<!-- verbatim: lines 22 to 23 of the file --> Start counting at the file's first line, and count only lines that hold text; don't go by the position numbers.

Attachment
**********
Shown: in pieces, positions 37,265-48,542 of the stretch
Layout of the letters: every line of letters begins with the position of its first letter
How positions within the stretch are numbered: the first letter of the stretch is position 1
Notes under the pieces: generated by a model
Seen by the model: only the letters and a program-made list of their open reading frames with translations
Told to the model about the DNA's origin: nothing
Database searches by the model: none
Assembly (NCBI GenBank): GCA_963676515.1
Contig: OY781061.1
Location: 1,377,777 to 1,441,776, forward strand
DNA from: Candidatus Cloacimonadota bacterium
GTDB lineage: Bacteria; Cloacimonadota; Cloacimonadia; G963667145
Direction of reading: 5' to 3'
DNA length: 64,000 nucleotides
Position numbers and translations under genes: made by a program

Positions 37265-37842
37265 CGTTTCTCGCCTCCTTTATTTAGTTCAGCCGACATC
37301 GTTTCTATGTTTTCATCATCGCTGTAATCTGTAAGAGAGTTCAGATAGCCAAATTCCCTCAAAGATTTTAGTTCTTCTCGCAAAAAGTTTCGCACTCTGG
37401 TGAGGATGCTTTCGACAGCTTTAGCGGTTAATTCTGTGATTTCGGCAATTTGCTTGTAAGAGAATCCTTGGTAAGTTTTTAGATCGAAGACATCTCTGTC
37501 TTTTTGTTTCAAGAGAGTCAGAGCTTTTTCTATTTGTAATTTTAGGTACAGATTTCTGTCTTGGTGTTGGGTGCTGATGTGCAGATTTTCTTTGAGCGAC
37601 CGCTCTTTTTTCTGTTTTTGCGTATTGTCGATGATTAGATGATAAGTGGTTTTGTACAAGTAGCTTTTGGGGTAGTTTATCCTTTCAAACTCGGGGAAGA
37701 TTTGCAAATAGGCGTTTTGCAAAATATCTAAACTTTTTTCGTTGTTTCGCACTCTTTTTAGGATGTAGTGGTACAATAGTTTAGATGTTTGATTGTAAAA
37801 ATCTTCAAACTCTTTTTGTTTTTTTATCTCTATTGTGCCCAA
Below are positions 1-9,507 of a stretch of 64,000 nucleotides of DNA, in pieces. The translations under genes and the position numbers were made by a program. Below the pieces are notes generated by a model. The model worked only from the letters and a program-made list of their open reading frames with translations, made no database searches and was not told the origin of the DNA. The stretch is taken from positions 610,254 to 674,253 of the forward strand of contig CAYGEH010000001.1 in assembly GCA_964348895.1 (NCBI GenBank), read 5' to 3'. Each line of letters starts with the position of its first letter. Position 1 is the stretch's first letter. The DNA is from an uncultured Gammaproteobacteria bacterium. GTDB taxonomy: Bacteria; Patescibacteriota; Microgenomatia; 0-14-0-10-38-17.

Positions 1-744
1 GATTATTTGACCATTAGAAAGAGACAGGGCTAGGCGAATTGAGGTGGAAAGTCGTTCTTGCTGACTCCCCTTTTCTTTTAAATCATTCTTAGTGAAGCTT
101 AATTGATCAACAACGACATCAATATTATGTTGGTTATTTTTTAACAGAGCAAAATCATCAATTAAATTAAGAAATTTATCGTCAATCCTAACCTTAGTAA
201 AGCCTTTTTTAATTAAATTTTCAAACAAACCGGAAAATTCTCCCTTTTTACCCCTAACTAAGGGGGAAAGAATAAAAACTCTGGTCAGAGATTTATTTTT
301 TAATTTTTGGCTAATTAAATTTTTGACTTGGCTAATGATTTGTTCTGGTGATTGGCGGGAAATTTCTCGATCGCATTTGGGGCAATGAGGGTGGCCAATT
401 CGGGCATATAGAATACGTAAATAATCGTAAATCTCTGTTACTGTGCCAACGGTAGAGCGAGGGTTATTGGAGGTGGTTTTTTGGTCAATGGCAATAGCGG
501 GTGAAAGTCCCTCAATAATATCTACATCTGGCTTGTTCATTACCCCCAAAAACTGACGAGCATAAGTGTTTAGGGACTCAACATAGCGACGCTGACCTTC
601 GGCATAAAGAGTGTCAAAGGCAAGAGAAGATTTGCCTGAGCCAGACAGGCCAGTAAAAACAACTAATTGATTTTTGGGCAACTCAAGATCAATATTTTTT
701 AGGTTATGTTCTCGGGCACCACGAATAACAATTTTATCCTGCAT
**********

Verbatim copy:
37701 TTTGCAAATAGGCGTTTTGCAAAATATCTAAACTTTTTTCGTTGTTTCGCACTCTTTTTAGGATGTAGTGGTACAATAGTTTAGATGTTTGATTGTAAAA
37801 ATCTTCAAACTCTTTTTGTTTTTTTATCTCTATTGTGCCCAA